History of Early American Automobile Industry
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Copied from the 1912 Automotive Magazine
Wireless Telephony from an R-C-H
An R-C-H touring car made the trip up
Lookout Mountain, near Los Angeles, recently, equipped with wireless aerials quite like a
battleship. Arrived at the top, the necessary adjustments were made and a voice picked up
out of the air from Long Beach, some 38 miles away. No difficulty was experienced in
hearing, the wireless telephone working perfectly. The apparatus was furnished with
current from the batteries of the car, and is the invention of Earl Hanson, a Los Angeles
boy. With him on the trip were G. N. Jordan and A. E. Morrison. Jordan left Boston last
July and now has charge of the R-C-H branch in Los Angeles, while Morrison is the Pacific
Coast representative of the R-C-H Corporation.
One good way to describe the automobile industry would be by calling it a
rollercoaster. The ups and downs and the twists and curves were certainly indicative to
the industry. General Motors made a quick rebound to profitibility and Maxwell cars were
doing very well and making a profit. Ford Motor Co. had developed its assembly line in
1913 and was producing automobile at record numbers and low prices. However, other
companies were not doing so well and began to lower the prices of their cars to where the
profit margin was very slim. Banks began to tighten their loan programs and forced a lot
of companies out of business and the industry took a downward turn.
The Berkshire Automobile Company's prototype was built and production
began in 1904 as the Berkshire automobile. The car's transmision was designed to prevent
stripping of gears and was patented. This proved a disasaster to the company for it did
not work. It was an uphill battle because of this problem. The factory was shut down in
1907 when the owners closed down for lack of capital and stated that it would only
reopen until proper financing could be had.
1906 Berkshire Side Entrance tonneau
Once again in 1909, it was tried under the company's name as Berkshire
Auto-Car Co. building 30 cars in 1910. More threats of moving the company did not work and
in 1912, the Belcher Engeineering Co. of Cambridge bought up all the parts and built three
cars in Cambridge.
Frank and Charles Matheson of Grand Rapids, MI decided to go into the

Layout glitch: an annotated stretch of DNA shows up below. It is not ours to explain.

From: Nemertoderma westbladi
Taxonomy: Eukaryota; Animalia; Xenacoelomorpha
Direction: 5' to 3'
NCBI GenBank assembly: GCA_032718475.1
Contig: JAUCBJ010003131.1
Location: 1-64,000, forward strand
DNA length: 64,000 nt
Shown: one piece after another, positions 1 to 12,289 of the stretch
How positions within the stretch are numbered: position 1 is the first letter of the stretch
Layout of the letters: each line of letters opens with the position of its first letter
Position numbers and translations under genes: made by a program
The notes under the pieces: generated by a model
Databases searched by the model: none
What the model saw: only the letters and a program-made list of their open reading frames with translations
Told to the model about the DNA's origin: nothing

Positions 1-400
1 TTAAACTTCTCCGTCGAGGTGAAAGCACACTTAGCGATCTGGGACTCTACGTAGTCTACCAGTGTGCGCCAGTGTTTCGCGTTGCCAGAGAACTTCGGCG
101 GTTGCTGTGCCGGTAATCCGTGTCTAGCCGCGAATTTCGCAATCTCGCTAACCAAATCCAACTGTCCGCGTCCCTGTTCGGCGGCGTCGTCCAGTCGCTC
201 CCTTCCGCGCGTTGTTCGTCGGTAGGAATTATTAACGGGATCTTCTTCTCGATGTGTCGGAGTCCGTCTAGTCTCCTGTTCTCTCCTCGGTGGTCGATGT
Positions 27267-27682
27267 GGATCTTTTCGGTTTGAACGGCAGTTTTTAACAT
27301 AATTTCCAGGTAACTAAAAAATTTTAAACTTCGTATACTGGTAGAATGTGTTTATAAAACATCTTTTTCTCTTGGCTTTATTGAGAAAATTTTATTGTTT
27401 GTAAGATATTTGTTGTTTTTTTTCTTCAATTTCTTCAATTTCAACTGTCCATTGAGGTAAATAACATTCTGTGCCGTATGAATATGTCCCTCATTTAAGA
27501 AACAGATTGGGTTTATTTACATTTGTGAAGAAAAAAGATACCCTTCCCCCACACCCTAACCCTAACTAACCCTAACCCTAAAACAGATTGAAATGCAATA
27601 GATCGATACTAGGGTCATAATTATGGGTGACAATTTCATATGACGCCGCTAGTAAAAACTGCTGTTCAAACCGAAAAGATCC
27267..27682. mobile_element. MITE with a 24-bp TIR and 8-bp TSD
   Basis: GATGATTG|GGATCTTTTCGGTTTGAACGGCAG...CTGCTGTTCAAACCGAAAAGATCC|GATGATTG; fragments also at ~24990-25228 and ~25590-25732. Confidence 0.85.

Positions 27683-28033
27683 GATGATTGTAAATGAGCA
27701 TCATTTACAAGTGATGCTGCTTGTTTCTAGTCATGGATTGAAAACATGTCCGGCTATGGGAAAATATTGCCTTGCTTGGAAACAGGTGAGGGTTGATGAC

automobile business at the turn of the century. They tried negotiating with Clark Sintz,
an engine builder who had made a car in 1897, but to no avail.
Clark Sintz and family in his 1897 gasoline vehicle
They traveled to Holyyoke, MA to talk to Charles Greuter who had been
building his Holyoke automobiles since 1900. His factory was now for sale.
1900 Holyoke, "Little Elephant" Gasoline Trap
1901 Holyoke Tourer
1902 Holyoke Runabout
They not only bought the company, but Greuter's services as well. His car
was not what they wanted, it was his engine. He was their engineer for seven years and
designed all of their engines.
1904 Matheson Touring, Henry Ford Driving
Their first model was for 1904 that was a seven passenger touring with a
four-overhead valve cylinder, 24 hp engine that sold for $5,000. Approximately 100 cars
were sold in the first three years of production. Greuter had been using this type of
engine for his cars. In the middle of 1905, it was decided that the Holyoke factory was
inadaquate, so a decision was made to build a bigger facility in Wilkes Barre, PA. It was
ready in 1906 and the company moved into their new facility.
1908 Big Four Laundelet
1911 Matheson Touring
The company had a series of set backs beginning with a labor strike in
1907 and their sales agents, Charles Singer and H.V. Palmer, in New York who brought a
lawsuit against the company that was settled the following year. By 1910, the company was
in financial trouble and went into receivership which it survived. Even with a larger
engine, a second receivership was in 1912 which it did not survive. It was considered as
one of the best cars built.
1910 Matheson Advertisement
1911 Matheson Touring Automobile
As a footnote: Charles Greuter was a future president of the Society of
Engineers of America and in 1912 he designed the 1913 K-D Touring car.
1913 K-D Touring at the 1913 Boston Automobile Show
The K-D Motor Co. was formed to produced and American Automobile with the
little known K-D engine invented by Margaret E. Knight and Anna F. Davidson, both female
inventers. The K-D Motor Co. was also known as the Knight-Davidson Motor Company. The K-D
automobile was a large 137 inch wheelbase five passenger touring car with wire wheels.
Very few K-D automobiles were made and their cost was $6,000.00. Margaret E. Knight,
no relationship to Charles Knight, designer of the Silent Knight engine, was a female
inventor born in York, Maine in 1860. In 1913 Moore & Munger manufactured the rakish
touring body for the Charles R. Greuter-designed Knight-Davidson prototype. Margaret E.
Knight displayed the finished vehicle at that falls Boston Automobile Show hoping to
license her sleeve-valve engine to an established automobile manufacturer.
Knight held a number of automobile related patents, many of which were assigned to the
Knight-Davidson Motor Co. of Saratoga, New York (Anne F. Davidson, Beatrice M. Davidson,
two wealthy relatives from Saratoga Springs financed the enterprise). Unfortunately,
Knight passed away before any licensing agreements could be established and no further
vehicles are known to have been constructed with her engine.
In 1907 Henry Palmer and Charles Singer joined forces to open an
automobile dealership in New York City ifor Simplex, Matheson, and Isotta-Franshini
automobiles. In 1908, P & M started producing their own vehicles under the name of
Palmer-Singer Mfg. Co. with the automobiles being made at the Matheson factory
until their factory was finished at Long Island City.
Palmer-Singer Skimabout, with rumble, 28-30 h.p
Palmer-Singe Town car, 28-30 h.p.
1908 Palmer-Singer Automobile Advertisement
1910 Palmer-Singer Victoria Touring Automobile
The first model was a Skimabout. The company many race